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Thread: Beef Basin and the Needles District of Canyonlands

  1. #1

    Beef Basin and the Needles District of Canyonlands

    Our Jeep Cherokee KL Conquered Canyonlands

    Deep within the "Needles District" of Canyonlands National Park are several 4x4 trails. The Elephant Hill trail is considered by many to be fairly challenging, particularly to stock 4x4's. Many off-road trail guides written about the area rate this particular trail as one of the most difficult in the area.

    We entered Canyonlands National Park from the south. We passed through Beef Basin and Ruin Park. The areas are rich with ancient Ancestral Puebloan artifacts and ruins. A neighbor of ours who is original from the area claims that Beef Basin holds on the most heavy numbered concentrations of ruins in anywhere in the USA. We visited several sites I had never seen before, after getting tips and leads from the guy. We visited ruins in Beef Basin Wash, Ruin Canyon, Ruin Park, and elsewhere.

    Just before crossing the southern boundary of Canyonlands NP, the route takes you through some particularly challenging 4x4 roads, including a descent at Bobby's Hole and a climb up SOB Hill. This hill was very eroded. traction was difficult climbing up the angles ascent. We saw why it was so named. There is a sharp 90 degree turn while climbing up at about a 45 degree slope with not much room to negotiate. I made several attempts at the turn, but could not get enough traction. I eventually had to pull forward and back up the last part.

    While camped at the backcountry campground called Devil's Kitchen, which is only accessible via foot, mtn bike or 4x4. As we pulled into the campground, several other campers all came out to the road to greet us. All other campers had driven Wranglers in. We came in a Jeep Cherokee KL. If ever there was a picture perfect example of the description, "jaws dropped" it would have been the case. One comment we heard was "someone brought a 'station wagon' over Elephant Hill!!"

    While camped at Devil's kitchen, my wife and I hiked around to several beautiful places while were in the area. Some of them were Chesler Park, the Pinnacles, the Joint Trail, and into Elephant Canyon. We did not make it to Druid Arch.

    On our day of departure from the area, we passed by a few more obstacles on the trail. They were all fairly amazing. The most challenging spot of all was an unnamed feature located between an obstacle called "The Silver Stairs" and "Elephant Hill" itself. It is located about a 1000 yards from Elephant Hill on the exit climb up and over to get to the parking lot. This particular obstacle, not named, has about a 4 foot high angled ledge that if you were to drop off of it......well, they'd be a problem. The ledge angled in such a way as to make the road narrower and narrower until in connected to a high sandstone wall on the right shoulder of the road. Fortunately the KL was itself narrow enough to squeeze against that right wall and dropped down the ledge at a place where it was only about 24 inches high. My wife got a picture of the spot after I came off of the ledge and just down a corner... I did not want to go back up and try it again for a better picture Oh well. It's unnamed, but I have a few things I could call it...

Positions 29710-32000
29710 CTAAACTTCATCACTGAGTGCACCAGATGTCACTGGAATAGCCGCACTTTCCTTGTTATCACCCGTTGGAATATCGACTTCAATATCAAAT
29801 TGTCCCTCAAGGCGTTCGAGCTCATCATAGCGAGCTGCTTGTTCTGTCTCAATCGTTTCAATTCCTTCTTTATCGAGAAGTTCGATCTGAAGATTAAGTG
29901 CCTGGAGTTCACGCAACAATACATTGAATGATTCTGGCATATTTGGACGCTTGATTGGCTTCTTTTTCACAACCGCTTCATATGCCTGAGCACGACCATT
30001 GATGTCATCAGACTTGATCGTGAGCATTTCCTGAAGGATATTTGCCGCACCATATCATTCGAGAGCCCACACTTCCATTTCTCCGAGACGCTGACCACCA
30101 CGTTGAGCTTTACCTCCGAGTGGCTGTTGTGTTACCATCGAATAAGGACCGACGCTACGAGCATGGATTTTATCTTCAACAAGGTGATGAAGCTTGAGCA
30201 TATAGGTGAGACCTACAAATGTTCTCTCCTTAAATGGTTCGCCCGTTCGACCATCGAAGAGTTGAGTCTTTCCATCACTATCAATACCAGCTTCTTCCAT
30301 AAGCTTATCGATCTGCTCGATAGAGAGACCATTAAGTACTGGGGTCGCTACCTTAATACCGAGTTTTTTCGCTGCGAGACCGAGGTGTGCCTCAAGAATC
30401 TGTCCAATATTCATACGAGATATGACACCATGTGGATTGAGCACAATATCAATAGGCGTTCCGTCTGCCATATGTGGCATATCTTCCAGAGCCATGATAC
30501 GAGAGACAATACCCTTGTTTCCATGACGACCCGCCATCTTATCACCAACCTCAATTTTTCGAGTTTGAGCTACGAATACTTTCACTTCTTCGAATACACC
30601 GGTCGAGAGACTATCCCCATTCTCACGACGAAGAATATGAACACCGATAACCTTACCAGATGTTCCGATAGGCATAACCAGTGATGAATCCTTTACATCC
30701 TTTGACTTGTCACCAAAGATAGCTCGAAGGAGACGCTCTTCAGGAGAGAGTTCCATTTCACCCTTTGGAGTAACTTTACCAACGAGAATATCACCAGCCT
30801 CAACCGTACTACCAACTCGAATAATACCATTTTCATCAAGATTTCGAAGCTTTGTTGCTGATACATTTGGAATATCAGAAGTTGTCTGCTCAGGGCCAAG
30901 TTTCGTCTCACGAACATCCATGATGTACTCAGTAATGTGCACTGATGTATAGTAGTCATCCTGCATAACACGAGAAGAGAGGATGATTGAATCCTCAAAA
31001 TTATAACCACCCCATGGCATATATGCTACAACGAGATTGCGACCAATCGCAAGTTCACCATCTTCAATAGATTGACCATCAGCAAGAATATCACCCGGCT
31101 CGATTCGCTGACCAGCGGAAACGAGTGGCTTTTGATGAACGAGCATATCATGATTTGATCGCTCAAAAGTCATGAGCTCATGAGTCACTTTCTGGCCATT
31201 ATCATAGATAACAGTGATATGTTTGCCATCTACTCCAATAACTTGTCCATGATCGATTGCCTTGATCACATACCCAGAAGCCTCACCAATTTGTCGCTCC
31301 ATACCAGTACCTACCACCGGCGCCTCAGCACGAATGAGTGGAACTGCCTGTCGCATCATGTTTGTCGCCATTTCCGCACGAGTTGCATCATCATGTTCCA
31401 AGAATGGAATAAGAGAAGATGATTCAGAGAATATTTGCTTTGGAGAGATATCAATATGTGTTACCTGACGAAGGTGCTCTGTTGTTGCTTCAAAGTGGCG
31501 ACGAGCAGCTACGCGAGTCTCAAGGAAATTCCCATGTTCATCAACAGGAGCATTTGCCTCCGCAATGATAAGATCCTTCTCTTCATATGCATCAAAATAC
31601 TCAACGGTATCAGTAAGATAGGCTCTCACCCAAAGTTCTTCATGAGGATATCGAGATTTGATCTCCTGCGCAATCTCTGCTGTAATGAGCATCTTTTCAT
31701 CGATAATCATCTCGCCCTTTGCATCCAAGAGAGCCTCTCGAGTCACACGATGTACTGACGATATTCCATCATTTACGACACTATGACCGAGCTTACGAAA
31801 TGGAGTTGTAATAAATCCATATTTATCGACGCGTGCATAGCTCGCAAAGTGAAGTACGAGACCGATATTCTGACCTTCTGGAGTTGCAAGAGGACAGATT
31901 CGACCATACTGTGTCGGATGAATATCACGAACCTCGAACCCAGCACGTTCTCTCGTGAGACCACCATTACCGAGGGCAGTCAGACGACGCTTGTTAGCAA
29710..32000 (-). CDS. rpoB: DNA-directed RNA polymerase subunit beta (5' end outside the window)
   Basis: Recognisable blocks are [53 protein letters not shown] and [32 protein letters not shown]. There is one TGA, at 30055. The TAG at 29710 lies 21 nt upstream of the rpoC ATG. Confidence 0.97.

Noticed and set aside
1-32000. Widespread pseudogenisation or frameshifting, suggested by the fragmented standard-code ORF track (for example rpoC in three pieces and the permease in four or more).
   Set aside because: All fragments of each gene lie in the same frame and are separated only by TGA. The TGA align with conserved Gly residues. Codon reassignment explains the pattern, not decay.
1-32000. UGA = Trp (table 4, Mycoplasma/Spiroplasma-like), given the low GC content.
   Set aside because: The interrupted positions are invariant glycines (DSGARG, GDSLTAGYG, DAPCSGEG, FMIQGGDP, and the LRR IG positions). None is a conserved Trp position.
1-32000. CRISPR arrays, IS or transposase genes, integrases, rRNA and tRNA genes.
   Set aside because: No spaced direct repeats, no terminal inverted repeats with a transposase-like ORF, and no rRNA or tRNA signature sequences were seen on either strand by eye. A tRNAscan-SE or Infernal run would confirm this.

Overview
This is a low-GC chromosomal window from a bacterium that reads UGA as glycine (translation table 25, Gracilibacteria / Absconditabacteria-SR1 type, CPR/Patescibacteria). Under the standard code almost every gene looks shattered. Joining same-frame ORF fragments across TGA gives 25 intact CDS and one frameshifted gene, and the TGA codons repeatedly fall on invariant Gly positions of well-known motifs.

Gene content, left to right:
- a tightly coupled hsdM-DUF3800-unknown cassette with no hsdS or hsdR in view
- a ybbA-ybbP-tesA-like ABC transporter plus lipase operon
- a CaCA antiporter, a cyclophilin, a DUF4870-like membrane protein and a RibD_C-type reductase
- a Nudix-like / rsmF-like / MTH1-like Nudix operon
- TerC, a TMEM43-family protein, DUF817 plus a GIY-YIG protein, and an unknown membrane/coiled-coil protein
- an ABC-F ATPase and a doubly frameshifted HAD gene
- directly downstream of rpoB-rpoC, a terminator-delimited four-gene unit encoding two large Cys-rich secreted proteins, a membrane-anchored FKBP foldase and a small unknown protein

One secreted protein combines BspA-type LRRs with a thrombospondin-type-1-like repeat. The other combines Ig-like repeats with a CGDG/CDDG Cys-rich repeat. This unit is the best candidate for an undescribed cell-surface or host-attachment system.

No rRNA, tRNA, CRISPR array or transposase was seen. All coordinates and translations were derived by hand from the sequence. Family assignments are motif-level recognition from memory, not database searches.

Here are some pics
    Attached Images Attached Images                                  
    Only Dead Fish Go With The Flow

  2. Likes oldno7, Sandstone Addiction liked this post
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  4. #2
    Nice. In my opinion, that big loop is the best 4x4 trip in Utah.

    Bobbys Hill looks like it has been somewhat graded recently (or maybe the photo is deceiving)? I remember it being much worse. How did Bobbys Hill compare to Elephant Hill?
    Utah is a very special and unique place. There is no where else like it on earth. Please take care of it and keep the remaining wild areas in pristine condition. The world will be a better place if you do.

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  6. #3
    Quote Originally Posted by Scott P View Post
    Nice. In my opinion, that big loop is the best 4x4 trip in Utah.

    Bobbys Hill looks like it has been somewhat graded recently (or maybe the photo is deceiving)? I remember it being much worse. How did Bobbys Hill compare to Elephant Hill?
    Agreed. The loop is great. We only went in the down direction, but Bobby's Hole did not seem too bad. The section referred to as SOB Hill was worse. It had lot of erosion and did not appear to have much signs of maintenance. Elephant Hill was not too bad either. The Park Service has applied that concrete mixture to reduce erosion. The back side going up, the way we did it, is a much more steep climb than going up the parking lot my opinion.
    Only Dead Fish Go With The Flow

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  8. #4
    Bogley BigShot oldno7's Avatar
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    We're all here, because we ain't all there.
    Great TR.
    Would love to do that trip.
    I'm not Spartacus

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  9. #5

    GoPro Video of the Needles District Canyonlands

    For those interested, I made a very amatureish video of two main challenges on the loop route in Canyonlands National Park between Beef Basin and Elephant Hill. The video is mainly of our descent of the trail down into Bobby's Hole and of our ascent up Elephant Hill in exiting the trail.

    It was my first attempt at using the GoPro and the resulting video shows it.

    Anyway, I share it just to give anyone interested some idea of what the current state of the trail descending Bobby's Hole looks like in May 2015, and what the trail ascending up Elephant Hill looks like as well.

    Here is the link: